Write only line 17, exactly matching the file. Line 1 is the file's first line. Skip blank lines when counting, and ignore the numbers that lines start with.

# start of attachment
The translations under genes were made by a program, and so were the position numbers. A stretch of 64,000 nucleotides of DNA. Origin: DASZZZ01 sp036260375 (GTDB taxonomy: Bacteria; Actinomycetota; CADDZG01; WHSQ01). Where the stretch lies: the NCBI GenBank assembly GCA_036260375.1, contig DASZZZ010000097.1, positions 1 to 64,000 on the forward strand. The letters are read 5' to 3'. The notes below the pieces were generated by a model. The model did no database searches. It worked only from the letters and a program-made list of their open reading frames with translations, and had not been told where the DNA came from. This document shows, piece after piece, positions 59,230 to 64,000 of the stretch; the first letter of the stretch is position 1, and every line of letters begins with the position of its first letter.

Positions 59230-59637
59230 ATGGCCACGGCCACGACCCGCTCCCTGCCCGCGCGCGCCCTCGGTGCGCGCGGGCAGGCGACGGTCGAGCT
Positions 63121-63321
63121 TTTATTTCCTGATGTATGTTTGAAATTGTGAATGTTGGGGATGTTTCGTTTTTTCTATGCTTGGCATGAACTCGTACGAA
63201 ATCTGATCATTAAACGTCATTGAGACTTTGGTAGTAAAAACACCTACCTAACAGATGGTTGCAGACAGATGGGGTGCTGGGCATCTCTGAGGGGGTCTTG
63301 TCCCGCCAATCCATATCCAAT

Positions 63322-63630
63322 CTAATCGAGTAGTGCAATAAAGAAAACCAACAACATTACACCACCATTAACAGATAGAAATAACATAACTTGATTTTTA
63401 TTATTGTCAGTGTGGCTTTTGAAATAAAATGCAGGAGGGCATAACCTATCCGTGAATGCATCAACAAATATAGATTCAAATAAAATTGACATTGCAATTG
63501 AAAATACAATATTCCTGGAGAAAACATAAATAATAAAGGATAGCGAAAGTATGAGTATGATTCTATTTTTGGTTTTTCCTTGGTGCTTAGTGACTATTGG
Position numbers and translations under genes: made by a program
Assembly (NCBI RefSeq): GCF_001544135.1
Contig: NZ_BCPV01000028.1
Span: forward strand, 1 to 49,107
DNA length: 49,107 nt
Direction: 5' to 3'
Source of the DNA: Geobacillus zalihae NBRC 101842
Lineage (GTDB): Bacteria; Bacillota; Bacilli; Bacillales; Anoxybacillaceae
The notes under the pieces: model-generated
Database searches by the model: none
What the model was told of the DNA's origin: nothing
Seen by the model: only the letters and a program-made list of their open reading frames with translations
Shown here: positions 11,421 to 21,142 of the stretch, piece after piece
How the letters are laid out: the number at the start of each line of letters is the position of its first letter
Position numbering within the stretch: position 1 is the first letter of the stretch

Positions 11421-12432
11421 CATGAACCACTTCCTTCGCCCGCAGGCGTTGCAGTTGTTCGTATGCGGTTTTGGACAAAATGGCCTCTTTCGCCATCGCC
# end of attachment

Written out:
Direction: 5' to 3'